Politics and ideologies aside, when the money needed to provide free stuff to the electorate is gone, it is gone. No amount of mostly peaceful burning, looting, and pillaging on the part of an angry citizenry can ever change that reality.

    Eventually, all endless parties come to an end. When they do, the bills get paid. No exceptions and no excuses. In one way or another, all bills get paid.

    [Coming soon to a national, state, and local government very near you.]


    • JonnyJames
      March 31, 2023 at 10:48

      “free stuff” ? You must live in an ivory tower. If you haven’t noticed, most people work for a living and have to pay for stuff. The only “free stuff” is billions of subsidies and tax breaks for the banksters and corporate oligarchy. You know, the financial parasite class.

      The Kleptocratic Oligarchy is STEALING from the people who actually WORK for a living. It is disappointing that you can’t see that from on high in the ivory tower.

      March 31, 2023 at 11:42

      Yeah, but somehow they find billions to send to Ukraine. The money is there. France is a rich country but the rich won’t spread it around. They just want to make war and fake science of climate and pandemics. All that is behind the anger on the streets

    • lester
      April 1, 2023 at 13:30

      Packard, are you addressing the Military Industrial Complex?

  6. Anon
    March 31, 2023 at 05:24

    Tnx Muhammed,CN.
    Imagine… 43 years Labor to achieve Full Payment!
    Believe the Hollywood quote is: “What a Revoltin’ Development!”

  7. Michael Collins
    March 30, 2023 at 23:19

    Macron and company are too clever by half. From the article: “… increase the retirement age from 62 to 64 and stipulate a mandatory 43 years of service for entitlement to full pension and benefits.” To get 43 years of service, you have to start at age 21. If you have a long term illness, disability, or you are a non working marital or other committed partner, you will be working years after 64. That’s keep payments low and also creates a work force with much younger workers. This would no doubt work against union job opportunities, membership, and wages. The entry level workers would create longer periods unemployment for current workers thus pushing out anyone’s retirement benefits due to interruption in the 43 years of continuous service required for benefits.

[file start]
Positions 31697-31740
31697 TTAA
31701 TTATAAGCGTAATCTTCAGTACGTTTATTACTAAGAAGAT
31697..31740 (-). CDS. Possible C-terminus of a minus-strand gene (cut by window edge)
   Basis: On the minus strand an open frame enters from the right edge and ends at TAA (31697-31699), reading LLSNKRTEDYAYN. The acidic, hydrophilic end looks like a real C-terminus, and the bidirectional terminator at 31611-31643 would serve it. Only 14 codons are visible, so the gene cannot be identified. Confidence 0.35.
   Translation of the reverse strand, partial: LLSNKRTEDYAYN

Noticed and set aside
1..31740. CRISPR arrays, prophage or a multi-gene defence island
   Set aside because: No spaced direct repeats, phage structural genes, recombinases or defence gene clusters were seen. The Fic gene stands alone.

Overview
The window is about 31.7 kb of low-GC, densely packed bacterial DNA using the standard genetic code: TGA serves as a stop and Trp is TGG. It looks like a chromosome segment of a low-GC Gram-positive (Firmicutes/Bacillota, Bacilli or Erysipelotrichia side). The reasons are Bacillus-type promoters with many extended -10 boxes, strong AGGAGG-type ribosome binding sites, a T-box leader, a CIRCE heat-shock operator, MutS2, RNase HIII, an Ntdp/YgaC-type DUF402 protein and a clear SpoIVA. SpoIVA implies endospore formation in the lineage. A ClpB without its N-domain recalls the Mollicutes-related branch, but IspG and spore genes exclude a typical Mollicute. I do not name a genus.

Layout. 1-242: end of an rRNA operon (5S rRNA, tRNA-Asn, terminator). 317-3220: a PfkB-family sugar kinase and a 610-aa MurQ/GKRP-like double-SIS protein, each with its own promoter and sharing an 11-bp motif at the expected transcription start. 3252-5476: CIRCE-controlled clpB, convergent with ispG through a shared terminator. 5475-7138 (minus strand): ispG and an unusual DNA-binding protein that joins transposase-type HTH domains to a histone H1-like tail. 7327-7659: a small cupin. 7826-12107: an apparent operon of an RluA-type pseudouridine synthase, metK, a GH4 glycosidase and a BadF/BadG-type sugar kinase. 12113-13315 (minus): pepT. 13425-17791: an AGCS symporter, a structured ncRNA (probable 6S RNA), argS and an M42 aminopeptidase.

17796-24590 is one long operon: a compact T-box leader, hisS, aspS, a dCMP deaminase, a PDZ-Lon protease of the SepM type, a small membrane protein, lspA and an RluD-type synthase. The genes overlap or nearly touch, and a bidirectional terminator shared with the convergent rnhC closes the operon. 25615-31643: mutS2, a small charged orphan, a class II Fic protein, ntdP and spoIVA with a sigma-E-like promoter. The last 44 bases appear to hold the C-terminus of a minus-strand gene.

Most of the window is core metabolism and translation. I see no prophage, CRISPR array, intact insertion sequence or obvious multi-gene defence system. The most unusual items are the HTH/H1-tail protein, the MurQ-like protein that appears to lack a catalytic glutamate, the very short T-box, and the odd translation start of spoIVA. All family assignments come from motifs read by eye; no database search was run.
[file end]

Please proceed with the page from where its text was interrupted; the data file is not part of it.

What a scam. No wonder the Macron-istas avoided any type of parliamentary debate.

  8. Arch Stanton
    March 30, 2023 at 19:58

    If only the supine Brits could show just 1% of what their ‘French’ neighbours are displaying, instead we have as much backbone as a slug.

    A good example is how the ruling Tory party voted down legislation last year to stop our privatised water companies from releasing raw sewage into our rivers & sea. For context, they have cut the environmental agency budget by half since 2010 so they can no longer effectively carry out their duties. Not one river is safe to swim in in all of England! All the while (since privatisation) ~£60bn of our ever increasing water bills have been directly allocated as dividends to these companies, whilst at the same time loading themselves up £70bn of debt.
    Seen this movie before and was totally disgusted by the obvious equity extraction going on. It goes something like this:

    1. Reduce CAPEX
    2. Increase dividends and loans
    3. Do (1) and (2) until gearing hits 80-85%
    4. Do the minimum to retain IG BBB rating.
    5. When material issues arise raise consumer water bills

    What this all means is that the consumer (all of us at the bottom really) is transferring wealth (via incomes) to the shareholders of the water company (and their very well remunerated executives).

    Now the companies are saying they don’t have the money to fix the infrastructure despite pillaging our bills for personal gain since the early 90s.

    Do the Brits revolt? No chance, Instead, we just shrug our shoulders and moan. The Brits love living under a feudal system, they know their place after all, deferential weasels.

    Ps pensionable age increase is also on the agenda here as well, and when it does happen you won’t hear anything from the masses.

  9. D.H.Fabian
    March 30, 2023 at 18:33